Israelis afraid of chemical attack by Iraq

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The Independent Online
The Israeli government has decided that it can no longer play down the danger of chemical and biological weapons being used against Israel by Iraq. Patrick Cockburn in Jerusalem writes on its measures to protect and reassure the population.

During the Gulf war a guard at the Israeli Defence Ministry was so fixated by fear of poison gas attack that he locked out his own Defence Minister. Moshe Arens, the Defence Minister in question, remembers how he was woken by the wail of air raid sirens at 2am on 18 January 1991, as the first Iraqi Scud missiles exploded in Tel Aviv and Haifa.

When Mr Arens got to the door of the Defence Ministry he found it locked. He says: "The guard, whom I could see through a window in the door, was wearing his gas mask, and had evidently gotten instructions not to open the door for fear of gas entering the bunker."

After pounding vainly on the door for some minutes Mr Arens gave up and went off to find another entrance to his command and control centre.

The anecdote underlines how protective measures against chemical or biological weapons are almost as disabling as the attack itself. Knowing this, Israeli government officials have hitherto minimised the likelihood of Iraq firing Scuds at Israel on the scale of 1991. They add that, even if the warheads contain biological or chemical agents, there are enough gas masks, sealed rooms and antibiotics to keep the population safe.

At first the government said little about how it intended to counter any Iraqi threat. Then Richard Butler, the head of the United Nations team inspecting Iraqi strategic weapons, said last week that Baghdad has enough biological toxins and the means to deliver them to "blow away Tel Aviv". Israelis began to pour into gas mask distribution centres, mainly housed in schools, to pick up new "Nuclear, Biological and Chemical Warfare Kits", replacing those distributed in 1991.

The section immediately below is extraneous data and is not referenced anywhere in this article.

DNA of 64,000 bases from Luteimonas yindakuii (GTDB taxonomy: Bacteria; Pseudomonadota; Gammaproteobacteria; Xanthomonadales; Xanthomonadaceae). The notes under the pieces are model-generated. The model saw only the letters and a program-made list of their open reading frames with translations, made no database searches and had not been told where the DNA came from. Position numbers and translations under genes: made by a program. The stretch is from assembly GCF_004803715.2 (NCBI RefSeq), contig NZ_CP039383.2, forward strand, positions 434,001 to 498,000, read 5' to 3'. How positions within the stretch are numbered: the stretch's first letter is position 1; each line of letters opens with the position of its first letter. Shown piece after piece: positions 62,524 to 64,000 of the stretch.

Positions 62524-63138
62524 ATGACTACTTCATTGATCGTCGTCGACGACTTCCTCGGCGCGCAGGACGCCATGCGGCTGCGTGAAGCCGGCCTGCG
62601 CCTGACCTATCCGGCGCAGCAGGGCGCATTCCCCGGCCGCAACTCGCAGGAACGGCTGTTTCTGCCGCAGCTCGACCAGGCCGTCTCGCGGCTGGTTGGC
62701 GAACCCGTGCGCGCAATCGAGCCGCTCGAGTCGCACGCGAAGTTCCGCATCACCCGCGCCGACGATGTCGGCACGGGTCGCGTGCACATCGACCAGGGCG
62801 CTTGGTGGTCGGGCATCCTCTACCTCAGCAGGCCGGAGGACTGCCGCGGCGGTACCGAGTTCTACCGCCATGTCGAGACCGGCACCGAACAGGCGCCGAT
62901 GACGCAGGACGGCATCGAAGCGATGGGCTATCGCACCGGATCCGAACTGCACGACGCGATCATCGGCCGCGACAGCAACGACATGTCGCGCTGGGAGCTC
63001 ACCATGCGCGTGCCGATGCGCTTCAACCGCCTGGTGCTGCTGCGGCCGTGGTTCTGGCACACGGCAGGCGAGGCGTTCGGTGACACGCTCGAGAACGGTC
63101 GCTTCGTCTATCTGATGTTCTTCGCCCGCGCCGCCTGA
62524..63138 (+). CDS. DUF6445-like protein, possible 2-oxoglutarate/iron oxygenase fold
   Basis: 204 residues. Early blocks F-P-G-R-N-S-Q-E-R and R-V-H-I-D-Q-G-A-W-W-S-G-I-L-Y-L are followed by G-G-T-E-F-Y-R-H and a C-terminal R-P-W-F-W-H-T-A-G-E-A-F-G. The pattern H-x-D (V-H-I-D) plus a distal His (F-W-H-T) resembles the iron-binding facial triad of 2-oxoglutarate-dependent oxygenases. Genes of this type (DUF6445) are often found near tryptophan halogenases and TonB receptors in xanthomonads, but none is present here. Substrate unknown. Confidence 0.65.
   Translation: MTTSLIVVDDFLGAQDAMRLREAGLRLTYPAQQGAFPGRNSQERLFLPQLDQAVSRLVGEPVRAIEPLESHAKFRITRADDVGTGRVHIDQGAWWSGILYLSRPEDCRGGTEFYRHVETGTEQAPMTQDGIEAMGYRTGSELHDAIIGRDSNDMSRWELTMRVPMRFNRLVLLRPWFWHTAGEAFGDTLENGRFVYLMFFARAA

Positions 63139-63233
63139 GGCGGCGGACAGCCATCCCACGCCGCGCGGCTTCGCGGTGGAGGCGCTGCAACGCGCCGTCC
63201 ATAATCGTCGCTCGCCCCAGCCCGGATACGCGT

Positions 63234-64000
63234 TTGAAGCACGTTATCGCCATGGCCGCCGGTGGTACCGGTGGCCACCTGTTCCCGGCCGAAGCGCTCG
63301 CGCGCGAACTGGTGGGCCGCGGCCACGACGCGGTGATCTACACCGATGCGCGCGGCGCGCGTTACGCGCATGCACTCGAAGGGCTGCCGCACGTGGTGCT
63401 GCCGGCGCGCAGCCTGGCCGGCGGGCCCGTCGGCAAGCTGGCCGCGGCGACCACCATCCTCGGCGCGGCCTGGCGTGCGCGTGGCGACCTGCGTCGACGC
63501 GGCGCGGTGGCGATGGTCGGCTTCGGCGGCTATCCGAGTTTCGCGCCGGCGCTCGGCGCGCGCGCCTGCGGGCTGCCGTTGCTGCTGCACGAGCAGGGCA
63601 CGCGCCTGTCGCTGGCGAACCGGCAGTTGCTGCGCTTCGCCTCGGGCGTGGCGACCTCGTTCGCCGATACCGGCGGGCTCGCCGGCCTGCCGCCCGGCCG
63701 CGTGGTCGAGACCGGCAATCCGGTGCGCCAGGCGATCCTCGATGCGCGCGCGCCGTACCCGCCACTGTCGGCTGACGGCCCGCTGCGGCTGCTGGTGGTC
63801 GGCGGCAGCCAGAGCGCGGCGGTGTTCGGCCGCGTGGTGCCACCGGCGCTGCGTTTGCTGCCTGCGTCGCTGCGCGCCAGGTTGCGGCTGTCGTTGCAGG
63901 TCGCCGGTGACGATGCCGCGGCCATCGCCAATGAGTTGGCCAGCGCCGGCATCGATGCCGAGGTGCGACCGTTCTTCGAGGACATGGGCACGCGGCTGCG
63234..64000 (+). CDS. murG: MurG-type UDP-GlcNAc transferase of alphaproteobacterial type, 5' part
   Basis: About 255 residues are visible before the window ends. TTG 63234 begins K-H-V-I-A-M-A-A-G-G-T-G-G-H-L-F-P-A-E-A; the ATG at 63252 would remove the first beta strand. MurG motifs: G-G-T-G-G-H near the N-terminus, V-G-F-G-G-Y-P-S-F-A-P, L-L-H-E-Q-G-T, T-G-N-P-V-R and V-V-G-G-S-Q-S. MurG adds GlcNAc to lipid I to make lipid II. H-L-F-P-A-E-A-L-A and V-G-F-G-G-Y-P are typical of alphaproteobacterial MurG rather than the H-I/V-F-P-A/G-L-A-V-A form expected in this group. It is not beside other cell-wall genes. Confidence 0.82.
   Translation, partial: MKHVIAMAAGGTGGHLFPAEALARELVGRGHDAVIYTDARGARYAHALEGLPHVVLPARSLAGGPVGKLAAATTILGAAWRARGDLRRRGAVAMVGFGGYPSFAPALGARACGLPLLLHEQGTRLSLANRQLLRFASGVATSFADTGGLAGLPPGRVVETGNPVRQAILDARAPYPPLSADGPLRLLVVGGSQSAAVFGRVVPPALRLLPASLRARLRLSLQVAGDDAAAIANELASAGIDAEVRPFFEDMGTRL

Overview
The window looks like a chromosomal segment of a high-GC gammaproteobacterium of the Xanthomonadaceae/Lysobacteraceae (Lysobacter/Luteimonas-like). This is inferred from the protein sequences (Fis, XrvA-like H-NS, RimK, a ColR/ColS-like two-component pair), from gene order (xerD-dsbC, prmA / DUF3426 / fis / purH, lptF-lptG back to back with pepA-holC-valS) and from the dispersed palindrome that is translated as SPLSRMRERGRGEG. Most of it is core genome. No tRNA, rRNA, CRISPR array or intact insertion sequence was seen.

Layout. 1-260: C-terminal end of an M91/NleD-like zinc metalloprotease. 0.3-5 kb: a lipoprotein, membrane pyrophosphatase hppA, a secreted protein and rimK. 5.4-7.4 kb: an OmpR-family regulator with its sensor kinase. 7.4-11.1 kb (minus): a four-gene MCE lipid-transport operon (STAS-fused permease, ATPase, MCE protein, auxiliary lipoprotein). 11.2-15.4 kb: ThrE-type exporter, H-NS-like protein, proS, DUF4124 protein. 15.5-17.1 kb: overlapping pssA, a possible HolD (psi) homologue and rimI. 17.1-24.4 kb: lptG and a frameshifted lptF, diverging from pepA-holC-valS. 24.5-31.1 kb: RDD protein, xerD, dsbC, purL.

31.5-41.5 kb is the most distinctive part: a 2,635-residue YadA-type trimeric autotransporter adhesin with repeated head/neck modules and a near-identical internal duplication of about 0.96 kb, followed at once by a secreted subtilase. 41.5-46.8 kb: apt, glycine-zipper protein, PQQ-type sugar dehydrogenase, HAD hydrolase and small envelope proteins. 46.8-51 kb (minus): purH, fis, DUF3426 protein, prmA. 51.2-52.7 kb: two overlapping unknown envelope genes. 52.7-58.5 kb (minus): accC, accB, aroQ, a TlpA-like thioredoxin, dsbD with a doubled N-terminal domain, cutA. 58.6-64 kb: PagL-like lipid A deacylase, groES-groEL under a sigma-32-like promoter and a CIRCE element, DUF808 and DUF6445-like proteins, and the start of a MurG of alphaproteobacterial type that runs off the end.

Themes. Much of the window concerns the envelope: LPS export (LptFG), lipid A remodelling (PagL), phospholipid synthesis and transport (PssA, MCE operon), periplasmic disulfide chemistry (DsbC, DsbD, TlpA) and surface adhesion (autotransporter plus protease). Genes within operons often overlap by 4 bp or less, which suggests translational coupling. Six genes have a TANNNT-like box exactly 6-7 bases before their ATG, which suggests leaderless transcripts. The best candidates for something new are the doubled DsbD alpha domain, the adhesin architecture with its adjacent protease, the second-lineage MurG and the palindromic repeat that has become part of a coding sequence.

Panic is a long way off but there is growing anxiety. "Will it be war?" asked the proprietor of Iwo's delicatessen in Shamai street in Jerusalem. I thought he had said "Will it be warm?" and gave him an unnecessary analysis of weather conditions. Most Israelis do not think anything will happen - unless Iraqi President Saddam Hussein thinks his regime is going to collapse - but believe it best to be on the safe side.

The government has deployed Patriot anti-missile missiles near Arad, not far from the Israeli nuclear reactor at Dimona in the Negev desert, though it denies that they are there because of the present crisis. Their presence is not entirely reassuring because in 1991, when Israel was hit by 39 missiles fired from Iraq's western desert, the Patriots, manned by American crews, failed to bring down a single one.

The problem for Israel is that to equip 5 million people with kits to protect them is a massive job. As people jostled each other in one slowly moving queue for gas masks in Tel Aviv a woman said: "Imagine what would be happening if they were handing out antidotes to anthrax or antibiotics. People standing in line would be murdering each other." A poll shows that 53 per cent of Israelis do not feel properly protected against missile attack.

The government is caught in a bind. It really does believe that the danger of Iraqi attack is minimal. But it does not want to be accused of not doing everything possible. It has asked the US for lethal chemical detectors. It is allocating an extra $69m (pounds 43m) for gas masks. As a psychological threat Iraq's "weapons of mass destruction" are already succeeding in disrupting everyday life.

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